Criminal psychology is concerned with why people would want to commit crimes, frequently in the face of serious repercussions. The behavior and intentions of people who want to commit criminal activities are the subjects of this branch of study. The following are the three major domains that support the notions about human nature:
- Conformist perspective - According to Merton R.K.'s theory, humans are inherently nice individuals and conforming beings who are strongly impacted by the values and attitudes of society. According to this view, humans are conformists who just want to do the right thing. What society thinks to be right is the right thing to do. Family, education, social networks, and the power of contacts can all assist you to find the appropriate item. Delinquency and criminality develop when there is a "perceived contradiction" between the aims valued and materialist ideals and the accessibility of authorized methods. Individuals and communities under stress are compelled to choose between accepting, violating laws or conventions, as a result they withdraw, conform, or rebel.
- Non-conformist perspective - The idea assumes that humans are essentially undisciplined creatures who, given the opportunity will defy society's rules and commit a crime. According to Travis Hirschi's social control theory, delinquency and criminality emerge when a person's ties to normative or customary standards are mostly nonexistent or weak, indicating a flaw in society's checks and balances. This idea believes that human behavior is inherently 'evil' or 'antisocial.'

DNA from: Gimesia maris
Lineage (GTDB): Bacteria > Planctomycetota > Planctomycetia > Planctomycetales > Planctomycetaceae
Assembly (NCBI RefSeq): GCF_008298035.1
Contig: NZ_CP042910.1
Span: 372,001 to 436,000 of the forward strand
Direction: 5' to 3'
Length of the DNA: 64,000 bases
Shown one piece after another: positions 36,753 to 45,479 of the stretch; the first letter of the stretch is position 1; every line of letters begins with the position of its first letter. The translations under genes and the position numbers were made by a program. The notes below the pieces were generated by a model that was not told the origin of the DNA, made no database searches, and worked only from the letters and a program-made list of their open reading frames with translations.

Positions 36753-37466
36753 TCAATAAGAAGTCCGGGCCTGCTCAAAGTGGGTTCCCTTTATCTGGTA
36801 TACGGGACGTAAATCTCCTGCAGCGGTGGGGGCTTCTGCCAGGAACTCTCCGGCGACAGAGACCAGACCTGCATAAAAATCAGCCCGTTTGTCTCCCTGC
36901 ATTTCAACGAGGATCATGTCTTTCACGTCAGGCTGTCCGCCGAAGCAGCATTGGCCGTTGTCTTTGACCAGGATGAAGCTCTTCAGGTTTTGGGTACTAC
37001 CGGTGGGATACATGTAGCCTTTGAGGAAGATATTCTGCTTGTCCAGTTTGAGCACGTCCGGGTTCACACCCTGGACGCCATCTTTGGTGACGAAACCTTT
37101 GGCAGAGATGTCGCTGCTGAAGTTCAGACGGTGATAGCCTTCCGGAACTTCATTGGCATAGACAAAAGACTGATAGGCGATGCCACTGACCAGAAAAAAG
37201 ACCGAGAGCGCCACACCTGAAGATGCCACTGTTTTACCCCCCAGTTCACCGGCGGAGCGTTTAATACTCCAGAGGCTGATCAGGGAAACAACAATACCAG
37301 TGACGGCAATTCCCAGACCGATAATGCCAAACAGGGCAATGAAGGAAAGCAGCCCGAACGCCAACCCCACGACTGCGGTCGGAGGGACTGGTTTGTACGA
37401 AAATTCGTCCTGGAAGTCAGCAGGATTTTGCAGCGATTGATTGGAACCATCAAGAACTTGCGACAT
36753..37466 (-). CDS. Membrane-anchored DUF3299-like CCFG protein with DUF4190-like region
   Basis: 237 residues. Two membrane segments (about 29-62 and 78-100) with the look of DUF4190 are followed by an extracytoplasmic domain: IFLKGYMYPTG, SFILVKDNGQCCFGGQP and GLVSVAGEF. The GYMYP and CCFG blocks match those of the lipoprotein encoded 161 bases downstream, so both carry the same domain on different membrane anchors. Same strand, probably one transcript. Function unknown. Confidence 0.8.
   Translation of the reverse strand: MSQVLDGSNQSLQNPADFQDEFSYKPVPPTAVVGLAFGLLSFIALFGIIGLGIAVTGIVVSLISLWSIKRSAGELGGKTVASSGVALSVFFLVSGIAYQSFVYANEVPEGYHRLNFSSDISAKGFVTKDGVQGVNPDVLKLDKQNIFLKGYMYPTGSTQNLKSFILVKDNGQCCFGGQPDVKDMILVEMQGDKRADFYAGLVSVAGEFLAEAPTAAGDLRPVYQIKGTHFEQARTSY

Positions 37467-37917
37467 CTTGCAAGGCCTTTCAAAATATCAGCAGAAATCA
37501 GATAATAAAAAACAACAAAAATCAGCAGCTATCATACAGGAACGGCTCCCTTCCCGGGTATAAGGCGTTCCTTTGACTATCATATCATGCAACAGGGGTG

- The third theory holds that humans are born 'neutral' and learn all of their views, attitudes, and dispositions from their social environment. According to this hypothesis, criminal behavior is learned through social interactions. It is not caused by a mental disease, emotional disturbance, or inherently good or bad attributes. Individuals learn to be criminals as a result of the information they receive from other criminals. This hypothesis is effectively summarized by the conventional thinking that "poor company promotes bad behavior."
A WORD FROM SOCIALLY SOULED
Criminal psychologists are frequently called witnesses in court so that the jury can better understand the minds of criminals. Dealing with the facets of criminal behavior is aided by psychology. "Any sort of antisocial behavior which is typically penalized by law but can be punished by norms, proclaimed by the community," is commonly referred to as criminal behavior. The function performed by psychology in the legal system serves to change our legal system as well as help maintain justice, equity, and a good conscience. Psychology is a step ahead in making the legal system ideal. Understanding criminal behavior is the best approach to reducing crime, therefore studying about it could help prevent future crimes from happening.